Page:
By Nayera Yasser
“A world named Africa” is a dream that gathered several undergraduate students in their faculty’s hall, discussing and dreaming of a more developed home continent that can conquer and defeat poverty, starvation and illiteracy.
Arabesque is a student activity in Aim Shams University powered by the Faculty of Engineering. The activity encourages the participant students to seek information about matters other than their syllabus, in an attempt to be active citizens who are capable of critical thinking.
“Arabesque League is an annual project aiming to develop and improve cultural and political awareness of students throughout sessions in different sciences,” said Deena Sameh, a member of Arabesque’s organising team.
Each year, the students get to choose a certain track, and over the course of a few months they learn all the basics about this specialty. This round, the activity celebrated four main topics: anthropology, economics, politics and history.
“The students were able to choose a track to attend its sessions and it took them to a whole new level of awareness regarding that science; in other words it enriched their mentalities with knowledge about it,” explained Sameh.
According to Sameh, the organising team aimed for a unique theme this time as they wanted to relate their activity to the recent events in Egypt. Therefore, this year Arabesque chose a new topic that could be easily related to the country’s foreign affairs.
“The project had an ‘African’ theme in order to increase cultural and political awareness about our continent. Moreover, we wanted to remind the participating students of their long forgotten African identity,” clarified Sameh.
It is no secret that Africa currently faces several issues that require global attention and immediate intervention from other African countries. At the same time, Egyptian-African relations have been significantly recovering lately, which is something that the student activity wanted to explain and convey to the younger generation.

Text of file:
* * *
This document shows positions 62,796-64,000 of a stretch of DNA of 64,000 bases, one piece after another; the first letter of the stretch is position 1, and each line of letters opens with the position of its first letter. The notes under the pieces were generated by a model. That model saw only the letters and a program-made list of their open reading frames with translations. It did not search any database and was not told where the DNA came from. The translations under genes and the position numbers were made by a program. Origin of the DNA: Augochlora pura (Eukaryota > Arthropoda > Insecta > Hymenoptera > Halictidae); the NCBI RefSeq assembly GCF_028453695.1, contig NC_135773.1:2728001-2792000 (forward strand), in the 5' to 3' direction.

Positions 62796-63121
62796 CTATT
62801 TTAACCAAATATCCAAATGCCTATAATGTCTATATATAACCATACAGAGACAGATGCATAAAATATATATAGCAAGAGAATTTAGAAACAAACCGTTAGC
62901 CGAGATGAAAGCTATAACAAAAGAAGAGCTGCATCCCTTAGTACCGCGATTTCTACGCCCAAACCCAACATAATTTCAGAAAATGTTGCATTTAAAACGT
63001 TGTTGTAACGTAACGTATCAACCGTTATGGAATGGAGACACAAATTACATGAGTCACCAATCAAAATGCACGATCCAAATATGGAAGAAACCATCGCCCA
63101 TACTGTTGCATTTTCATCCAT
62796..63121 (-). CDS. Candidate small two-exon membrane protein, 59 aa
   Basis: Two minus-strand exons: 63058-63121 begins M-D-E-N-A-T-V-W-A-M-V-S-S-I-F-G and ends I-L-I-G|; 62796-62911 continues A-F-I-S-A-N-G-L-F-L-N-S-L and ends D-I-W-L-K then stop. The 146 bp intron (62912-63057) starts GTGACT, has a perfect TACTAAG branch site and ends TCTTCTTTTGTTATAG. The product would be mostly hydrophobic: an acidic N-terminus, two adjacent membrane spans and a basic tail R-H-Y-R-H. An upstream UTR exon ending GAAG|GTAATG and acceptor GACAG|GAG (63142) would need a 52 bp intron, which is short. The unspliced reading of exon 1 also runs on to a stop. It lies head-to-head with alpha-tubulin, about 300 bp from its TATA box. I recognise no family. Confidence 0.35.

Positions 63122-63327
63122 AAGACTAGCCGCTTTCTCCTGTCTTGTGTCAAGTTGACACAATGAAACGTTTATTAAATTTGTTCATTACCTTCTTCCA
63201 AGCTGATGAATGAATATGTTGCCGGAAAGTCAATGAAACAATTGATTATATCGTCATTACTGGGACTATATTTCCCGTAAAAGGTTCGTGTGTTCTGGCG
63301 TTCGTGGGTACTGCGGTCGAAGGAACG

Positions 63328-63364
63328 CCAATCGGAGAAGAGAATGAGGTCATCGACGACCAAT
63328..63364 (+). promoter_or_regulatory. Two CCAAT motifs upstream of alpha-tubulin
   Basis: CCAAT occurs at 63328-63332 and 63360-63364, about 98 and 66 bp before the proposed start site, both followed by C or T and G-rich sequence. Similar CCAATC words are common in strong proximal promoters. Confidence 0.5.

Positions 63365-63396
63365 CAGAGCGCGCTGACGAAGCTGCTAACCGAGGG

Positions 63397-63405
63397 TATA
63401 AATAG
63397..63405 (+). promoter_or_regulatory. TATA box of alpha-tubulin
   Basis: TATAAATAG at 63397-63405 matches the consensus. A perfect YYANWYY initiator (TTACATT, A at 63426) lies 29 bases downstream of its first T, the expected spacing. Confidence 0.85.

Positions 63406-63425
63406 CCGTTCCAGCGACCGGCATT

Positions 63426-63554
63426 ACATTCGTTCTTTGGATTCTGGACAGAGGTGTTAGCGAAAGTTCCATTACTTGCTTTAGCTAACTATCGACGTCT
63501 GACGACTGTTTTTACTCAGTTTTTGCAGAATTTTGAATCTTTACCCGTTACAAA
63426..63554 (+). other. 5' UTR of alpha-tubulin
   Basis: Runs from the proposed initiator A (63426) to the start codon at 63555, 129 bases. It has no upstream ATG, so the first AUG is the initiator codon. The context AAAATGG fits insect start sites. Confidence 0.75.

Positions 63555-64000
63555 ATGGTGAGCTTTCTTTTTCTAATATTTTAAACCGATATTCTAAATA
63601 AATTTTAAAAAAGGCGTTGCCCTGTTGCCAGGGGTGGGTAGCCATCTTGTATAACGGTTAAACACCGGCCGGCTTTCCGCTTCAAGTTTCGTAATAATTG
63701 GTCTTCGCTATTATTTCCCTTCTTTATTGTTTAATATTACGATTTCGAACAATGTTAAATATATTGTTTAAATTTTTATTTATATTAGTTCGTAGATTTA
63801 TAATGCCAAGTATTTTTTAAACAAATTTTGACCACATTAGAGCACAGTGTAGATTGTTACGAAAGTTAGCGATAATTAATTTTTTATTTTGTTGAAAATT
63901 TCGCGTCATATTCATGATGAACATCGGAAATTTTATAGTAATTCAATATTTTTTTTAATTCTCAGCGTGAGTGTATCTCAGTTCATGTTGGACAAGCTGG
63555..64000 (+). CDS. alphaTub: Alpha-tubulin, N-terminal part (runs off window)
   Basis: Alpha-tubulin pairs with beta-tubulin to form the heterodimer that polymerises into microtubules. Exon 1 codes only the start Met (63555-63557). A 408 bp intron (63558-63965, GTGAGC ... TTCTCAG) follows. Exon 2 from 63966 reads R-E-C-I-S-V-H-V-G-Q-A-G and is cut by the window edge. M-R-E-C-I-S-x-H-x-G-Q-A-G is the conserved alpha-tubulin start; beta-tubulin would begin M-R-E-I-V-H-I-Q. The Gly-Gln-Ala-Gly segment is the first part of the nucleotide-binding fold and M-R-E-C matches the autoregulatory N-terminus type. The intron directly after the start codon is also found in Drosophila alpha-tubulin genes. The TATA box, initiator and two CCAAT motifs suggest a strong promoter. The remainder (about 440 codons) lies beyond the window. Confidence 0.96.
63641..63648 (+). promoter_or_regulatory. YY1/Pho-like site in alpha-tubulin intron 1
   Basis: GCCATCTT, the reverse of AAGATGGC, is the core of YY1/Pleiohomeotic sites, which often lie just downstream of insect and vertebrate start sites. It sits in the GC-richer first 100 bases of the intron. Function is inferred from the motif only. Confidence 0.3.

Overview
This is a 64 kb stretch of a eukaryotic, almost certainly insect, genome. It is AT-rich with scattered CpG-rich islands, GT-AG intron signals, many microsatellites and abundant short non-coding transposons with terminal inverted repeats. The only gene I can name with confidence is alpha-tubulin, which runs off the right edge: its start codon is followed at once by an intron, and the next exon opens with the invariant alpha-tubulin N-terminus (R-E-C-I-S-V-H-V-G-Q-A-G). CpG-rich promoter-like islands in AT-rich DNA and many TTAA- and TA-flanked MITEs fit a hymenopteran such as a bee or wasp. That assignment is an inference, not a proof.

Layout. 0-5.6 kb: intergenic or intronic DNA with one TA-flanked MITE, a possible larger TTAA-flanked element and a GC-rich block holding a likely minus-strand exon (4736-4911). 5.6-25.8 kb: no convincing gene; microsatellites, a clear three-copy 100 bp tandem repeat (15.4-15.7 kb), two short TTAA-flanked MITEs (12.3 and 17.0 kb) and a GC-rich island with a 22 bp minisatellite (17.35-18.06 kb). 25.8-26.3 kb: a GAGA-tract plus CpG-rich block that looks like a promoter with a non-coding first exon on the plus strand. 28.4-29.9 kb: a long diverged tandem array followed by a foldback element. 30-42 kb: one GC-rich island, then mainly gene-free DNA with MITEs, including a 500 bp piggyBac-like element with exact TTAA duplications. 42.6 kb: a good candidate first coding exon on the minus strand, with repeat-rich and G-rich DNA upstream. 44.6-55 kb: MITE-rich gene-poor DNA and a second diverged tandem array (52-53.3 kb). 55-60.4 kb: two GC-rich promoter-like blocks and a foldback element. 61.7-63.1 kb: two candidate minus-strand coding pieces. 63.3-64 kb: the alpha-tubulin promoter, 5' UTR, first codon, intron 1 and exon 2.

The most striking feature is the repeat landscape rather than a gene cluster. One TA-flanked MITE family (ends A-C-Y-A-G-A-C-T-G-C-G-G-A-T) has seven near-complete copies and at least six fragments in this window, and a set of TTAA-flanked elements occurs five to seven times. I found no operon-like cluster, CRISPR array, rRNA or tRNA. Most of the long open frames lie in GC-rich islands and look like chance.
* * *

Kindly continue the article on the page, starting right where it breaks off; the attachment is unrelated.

After studying the four tracks through attending weekly sessions, it was the student’s turn to practice what they have learnt. In light of the African Union’s “2063 Agenda”, which lists suggested solutions for the continent’s key problems; the participants discussed and gave extra scientific answers.
“For the first time this year ‘Arabesque League Conference’ was held in order to give the students the chance to illustrate and apply what they have learnt during the sessions and to express their genuine ideas in public,” Sameh said. “The project focused on the ‘2063 Agenda’, which analyses many issues concerning Africa. It also illustrates some futuristic scenarios concerning Africa by year 2063.”
The conference was attended by several key figures, including the Coordinator of the African Youth Office and Deputy General Secretary of the Federation of African Youth at the African Organisation, Hassan Ali Ghazaly, as well as a judging committee from the Ministry of Youth to evaluate the students’ suggestions and take into consideration the effective ones.
“One of the main problems discussed was Africa’s raw materials; even though most of its countries are rich with gold, coal and water, the majority lacks the needed knowledge to make use of these natural resources. During the conference the students suggested several ways to implement these resources in effective industries and lifestyles,” said Sameh.